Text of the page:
When it comes to a healthy heart, blood pressure and blood cholesterol numbers usually take center stage. But did you know that triglycerides also matter?
When you eat, the energy (or calories) you get from food that aren’t immediately used by your body are converted into triglycerides (blood fats, or lipids) and stored in your fat cells. In between meals, certain hormones help shuttle triglycerides out of your fat cells to be used to for energy by the body.Having high triglycerides can wreak havoc with your arteries and make it tough for blood to flow through them to get to your heart and brain. This increases your risk for a heart attack, stroke, and heart disease.
Although genes play a role in determining your triglyceride level, being overweight and/or consuming a less than healthful diet are also factors. Having diabetes, hypothyroidism, and kidney or liver disease can also raise triglycerides to unhealthy levels.
Here’s how the American Heart Association classifies triglyceride levels:
Optimal: Up to 100 milligrams per deciliter;
Normal: Less than 150 milligrams per deciliter;
Borderline High: 150 to 199 milligrams per deciliter;
High: 200 to 499 milligrams per deciliter;
Very High: 500 milligrams per deciliter or above.
If your triglycerides are borderline high to very high, don’t despair! Here are 5 tips to help you lower your levels and improve your health overall:
- Lose it to lower it. According to a recent American Heart Association (AHA) position paper in Circulation, losing 5 to 10 percent of body weight can help lower triglyceride levels by about 20 percent. Reducing portions of all foods and beverages—especially those that provide a lot of calories, fat and/or sugar but few nutrients—and increasing physical activity—especially aerobic-type activities like walking or swimming—can help you create a calorie deficit to promote slow, gradual weight loss.
- Go soft on sweets. According to Dr. Janet Brill, a registered dietitian and the author of Prevent a Second Heart Attack: 8 foods, 8 Weeks to Reverse Heart Disease, along with excess calories, too many simple sugars in the diet are notorious triglyceride boosters. The AHA recommends limiting added sugar to no more than 100 calories for women or 150 calories for men. Replacing some added sugars and fructose with small amounts of unsaturated fats (for example, monounsaturated fat-rich olive oil, canola oil, flaxseeds, walnuts and avocado) can help reduce triglyceride levels, according to the AHA.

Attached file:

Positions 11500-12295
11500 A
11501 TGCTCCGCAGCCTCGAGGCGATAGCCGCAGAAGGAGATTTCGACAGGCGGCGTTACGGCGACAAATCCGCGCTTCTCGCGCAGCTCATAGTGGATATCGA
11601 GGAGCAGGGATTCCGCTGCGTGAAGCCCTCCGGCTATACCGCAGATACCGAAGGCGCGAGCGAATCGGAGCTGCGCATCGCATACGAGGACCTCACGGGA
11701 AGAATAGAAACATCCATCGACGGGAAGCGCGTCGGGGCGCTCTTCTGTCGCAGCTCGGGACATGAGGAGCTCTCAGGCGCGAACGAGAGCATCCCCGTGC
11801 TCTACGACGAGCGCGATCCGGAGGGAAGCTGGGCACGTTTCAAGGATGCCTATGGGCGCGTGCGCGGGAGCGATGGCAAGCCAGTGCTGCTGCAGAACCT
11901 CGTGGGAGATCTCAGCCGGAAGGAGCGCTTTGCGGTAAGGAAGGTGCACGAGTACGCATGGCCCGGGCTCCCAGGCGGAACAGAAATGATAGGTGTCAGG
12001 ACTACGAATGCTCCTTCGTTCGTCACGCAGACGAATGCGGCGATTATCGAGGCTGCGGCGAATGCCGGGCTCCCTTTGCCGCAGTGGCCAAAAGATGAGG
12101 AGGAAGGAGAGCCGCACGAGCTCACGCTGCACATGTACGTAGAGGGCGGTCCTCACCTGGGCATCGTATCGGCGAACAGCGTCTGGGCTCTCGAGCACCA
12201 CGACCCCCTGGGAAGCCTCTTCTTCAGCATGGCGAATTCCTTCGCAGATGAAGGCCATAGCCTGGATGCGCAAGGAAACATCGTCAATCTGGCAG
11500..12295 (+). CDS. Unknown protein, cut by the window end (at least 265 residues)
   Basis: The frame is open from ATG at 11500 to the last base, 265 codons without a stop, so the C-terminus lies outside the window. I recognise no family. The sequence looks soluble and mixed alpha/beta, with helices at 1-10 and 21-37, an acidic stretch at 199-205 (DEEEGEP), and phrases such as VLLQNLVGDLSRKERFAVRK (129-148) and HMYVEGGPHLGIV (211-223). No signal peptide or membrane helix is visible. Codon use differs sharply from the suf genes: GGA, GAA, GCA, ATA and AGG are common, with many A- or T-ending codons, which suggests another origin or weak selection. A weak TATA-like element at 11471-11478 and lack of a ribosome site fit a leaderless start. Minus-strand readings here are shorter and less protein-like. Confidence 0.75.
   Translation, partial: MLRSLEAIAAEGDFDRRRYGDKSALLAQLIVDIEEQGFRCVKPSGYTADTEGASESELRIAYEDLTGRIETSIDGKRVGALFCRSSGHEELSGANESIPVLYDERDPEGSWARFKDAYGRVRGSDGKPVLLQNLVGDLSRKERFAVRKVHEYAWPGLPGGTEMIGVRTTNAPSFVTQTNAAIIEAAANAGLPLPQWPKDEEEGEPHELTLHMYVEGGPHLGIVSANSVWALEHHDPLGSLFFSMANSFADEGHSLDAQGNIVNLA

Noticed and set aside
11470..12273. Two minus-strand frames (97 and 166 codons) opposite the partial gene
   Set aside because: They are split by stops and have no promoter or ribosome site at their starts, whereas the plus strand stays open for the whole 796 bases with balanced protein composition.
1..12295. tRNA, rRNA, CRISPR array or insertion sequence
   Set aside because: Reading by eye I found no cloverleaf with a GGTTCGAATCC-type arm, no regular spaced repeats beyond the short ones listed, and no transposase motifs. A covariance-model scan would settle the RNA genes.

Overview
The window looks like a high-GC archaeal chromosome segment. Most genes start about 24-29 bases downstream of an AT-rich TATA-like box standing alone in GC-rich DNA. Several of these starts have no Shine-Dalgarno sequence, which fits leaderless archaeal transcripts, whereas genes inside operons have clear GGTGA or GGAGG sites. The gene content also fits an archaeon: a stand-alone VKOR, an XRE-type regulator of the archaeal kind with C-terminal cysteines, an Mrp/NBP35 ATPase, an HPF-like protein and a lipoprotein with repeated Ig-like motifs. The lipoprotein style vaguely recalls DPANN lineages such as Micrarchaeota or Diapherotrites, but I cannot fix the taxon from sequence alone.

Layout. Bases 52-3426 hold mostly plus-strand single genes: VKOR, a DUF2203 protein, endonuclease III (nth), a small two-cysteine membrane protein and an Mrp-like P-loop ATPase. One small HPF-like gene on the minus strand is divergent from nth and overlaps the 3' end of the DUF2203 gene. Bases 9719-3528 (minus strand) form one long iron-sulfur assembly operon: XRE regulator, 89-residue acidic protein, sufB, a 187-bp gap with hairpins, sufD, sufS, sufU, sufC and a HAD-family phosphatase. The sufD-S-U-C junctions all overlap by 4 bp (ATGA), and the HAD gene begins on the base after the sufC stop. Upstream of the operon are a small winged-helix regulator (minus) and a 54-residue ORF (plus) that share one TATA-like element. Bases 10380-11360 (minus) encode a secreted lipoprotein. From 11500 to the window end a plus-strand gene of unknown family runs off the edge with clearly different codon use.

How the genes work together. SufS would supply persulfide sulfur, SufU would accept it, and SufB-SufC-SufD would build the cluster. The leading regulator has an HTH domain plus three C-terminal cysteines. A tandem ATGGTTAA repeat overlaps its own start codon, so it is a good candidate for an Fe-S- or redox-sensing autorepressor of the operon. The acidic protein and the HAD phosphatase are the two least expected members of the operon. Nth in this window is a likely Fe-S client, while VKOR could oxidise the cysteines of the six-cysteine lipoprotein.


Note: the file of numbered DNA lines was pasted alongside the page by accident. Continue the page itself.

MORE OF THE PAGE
- Focus on fats. When asked if she could recommend one key food to include to lower triglycerides, Brill said, “Fish, fish and more fish!” She added, “The only nutrient proven to lower triglyceride levels are the long-chain omega-3 fish fats—EPA and DHA—found in large, fatty, cold water fish that swim deep down in the sea.” Fish high in omega-3’s (but also low in mercury) include salmon, anchovies, herring, mackerel,sardines, and trout. Having fatty fish more often, especially in place of red meat and poultry, not only provides heart-healthy fats, but can lower intake of less healthful saturated fats.
- Make some simple swaps. Brill also recommends replacing some refined breads, cereals, pasta and crackers with whole grain versions to provide more dietary fiber (which helps prevent a quick rise and fall in blood sugar level) and boost overall nutrient intake.
- Put a cork in it. If you have a high triglyceride level but rather not ban the bubbly—which has been shown to raise triglyceride levels—play it safe and cap intake to no more than one drink per day—that’s 5 ounces of wine, 12 ounces of beer, or 1.5 ounces of distilled spirits. Brill recommends you "going red" when choosing spirits. She adds, “Red wine has ten times the antioxidant content of white wine--hence is the best choice for pumping up your daily antioxidant intake.”
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